First-Time Pet Ownership: What You Need To Know

First Time Pet


So, you’ve decided to get your first pet - congratulations!  Pets can provide you with companionship, adventure, exercise, and unconditional love.  Some preparation is required, so here are a few of the most important questions to consider before adopting your new family member.

What kind of pet would you like?

If you’re in the early stages, you may not even know what kind of pet you’d like to adopt.  This is a critical decision, as you’re not just choosing a piece of hardware or a grocery store melon - animals are living beings with highly-individual personalities, preferences, and needs.  Start off by looking at the size of your house and yard - is there plenty of space to run?  Cats, for instance, sleep frequently, but can be very active in the hours they’re awake. Many dog breeds will need adequate yard space, parks, or walking paths to exercise.  For small houses or apartments, smaller animals, like gerbils or fish, might be more suitable.

Also, take age into account - do you have the time and attention to raise an impressionable kitten/puppy?  Kittens are adorable and give you the opportunity to help develop their personality; adults are more independent, but can still bond powerfully with you. Finally, are you allergic to cats or dogs?  If so, there are plenty of other options - birds, rabbits, fish, mice, chinchillas, and reptiles are all equally lovable in their own ways.  Plus, there are several breeds of dogs and cats that are less allergenic than others, like Kerry Blue Terriers, Poodles, Cornish Rexes, and Balinese.  Be sure to do your research beforehand to ensure your home will be a happy, healthy one for all its residents!

Preparing your home for your pet’s arrival

You’ll probably want to bring your new family member home immediately.  Before you do, though, go through your home and pet-proof it to protect them.  Move cords and plants out of reach, pick up small objects (like rubber bands and hair ties), and clean the floors.  Put trash cans in cabinets and make sure any toxic items, like household cleaners, are inaccessible.  Determine the ground rules - will your pet be allowed on the couch?  How often will you brush or bathe your pet?  What words will be used to tell your pet, ‘No?’  Finally, acquire food and water dishes, litter boxes for cats, a roomy crate for dogs, tanks for fish, and everything else needed to keep your pet comfortable.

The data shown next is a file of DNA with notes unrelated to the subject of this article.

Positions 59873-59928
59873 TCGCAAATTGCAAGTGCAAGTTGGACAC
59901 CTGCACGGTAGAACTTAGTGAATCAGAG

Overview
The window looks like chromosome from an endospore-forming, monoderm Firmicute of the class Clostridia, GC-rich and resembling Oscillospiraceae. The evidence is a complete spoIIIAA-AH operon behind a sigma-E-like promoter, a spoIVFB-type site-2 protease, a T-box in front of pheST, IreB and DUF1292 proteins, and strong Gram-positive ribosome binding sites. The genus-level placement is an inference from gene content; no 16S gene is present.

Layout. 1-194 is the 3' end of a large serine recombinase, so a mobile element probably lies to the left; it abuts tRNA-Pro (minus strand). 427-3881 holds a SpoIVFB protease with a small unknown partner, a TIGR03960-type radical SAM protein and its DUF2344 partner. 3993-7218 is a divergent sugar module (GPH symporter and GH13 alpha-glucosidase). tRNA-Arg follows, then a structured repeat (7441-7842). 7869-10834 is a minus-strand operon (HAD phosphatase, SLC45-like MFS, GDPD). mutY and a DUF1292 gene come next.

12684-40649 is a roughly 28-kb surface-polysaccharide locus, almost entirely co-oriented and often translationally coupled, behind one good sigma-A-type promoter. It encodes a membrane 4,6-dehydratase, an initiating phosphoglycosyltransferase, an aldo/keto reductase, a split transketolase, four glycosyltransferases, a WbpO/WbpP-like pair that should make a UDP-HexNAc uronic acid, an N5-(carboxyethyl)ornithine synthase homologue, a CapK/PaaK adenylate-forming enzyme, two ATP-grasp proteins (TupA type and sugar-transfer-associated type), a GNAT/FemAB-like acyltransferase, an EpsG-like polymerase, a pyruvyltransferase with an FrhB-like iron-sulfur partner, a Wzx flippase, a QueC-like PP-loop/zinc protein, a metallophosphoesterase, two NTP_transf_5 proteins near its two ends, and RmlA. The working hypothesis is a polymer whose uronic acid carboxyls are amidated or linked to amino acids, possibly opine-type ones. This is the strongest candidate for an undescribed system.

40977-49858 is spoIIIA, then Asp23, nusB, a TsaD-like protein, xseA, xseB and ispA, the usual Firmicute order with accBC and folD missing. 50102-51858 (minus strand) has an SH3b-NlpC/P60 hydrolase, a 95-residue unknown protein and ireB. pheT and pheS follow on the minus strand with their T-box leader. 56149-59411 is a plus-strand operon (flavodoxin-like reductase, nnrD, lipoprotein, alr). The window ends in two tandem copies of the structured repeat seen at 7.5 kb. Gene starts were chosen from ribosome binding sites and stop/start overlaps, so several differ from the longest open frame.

Bringing your pet home

Pets are very individual when it comes to stress responses.  In a new place, some will immediately start claiming their territory, while some will hide under whatever’s available.  Some will want to be by you constantly as a reassuring presence, some prefer to be in a crate away from the stress, and some are more confident, quickly adapting to the new area.

Many animals, particularly rescues, are highly sensitive to new environments and can become stressed easily.  If you’re bringing home a rescue pet, try to take a few days off of work so you can be home for the acclimation process. Provide a set of consistent rules to follow - dogs, for instance, need an established pack structure to feel truly comfortable.  Overall, try not to overwhelm them with too much stimuli at once, but provide a concrete foundation and lots of love to maximize bonding.

Benefits of companion animals

Due to the number of positive effects animals have on people, many therapists have started using ‘animal-assisted therapy’ for people in addiction recovery.  Having a companion animal helps to decrease loneliness and depression, while helping patients connect with the world outside of themselves.  Hugging a pet releases positive chemicals in the body that improve moods while decreasing stress, which helps addicts overcome the need to use. 

Now that you’ve gone through the list and decided what kind of pet to get, prepared your home, and gently acclimated your pet to his new life, you are free to enjoy your new companion! 


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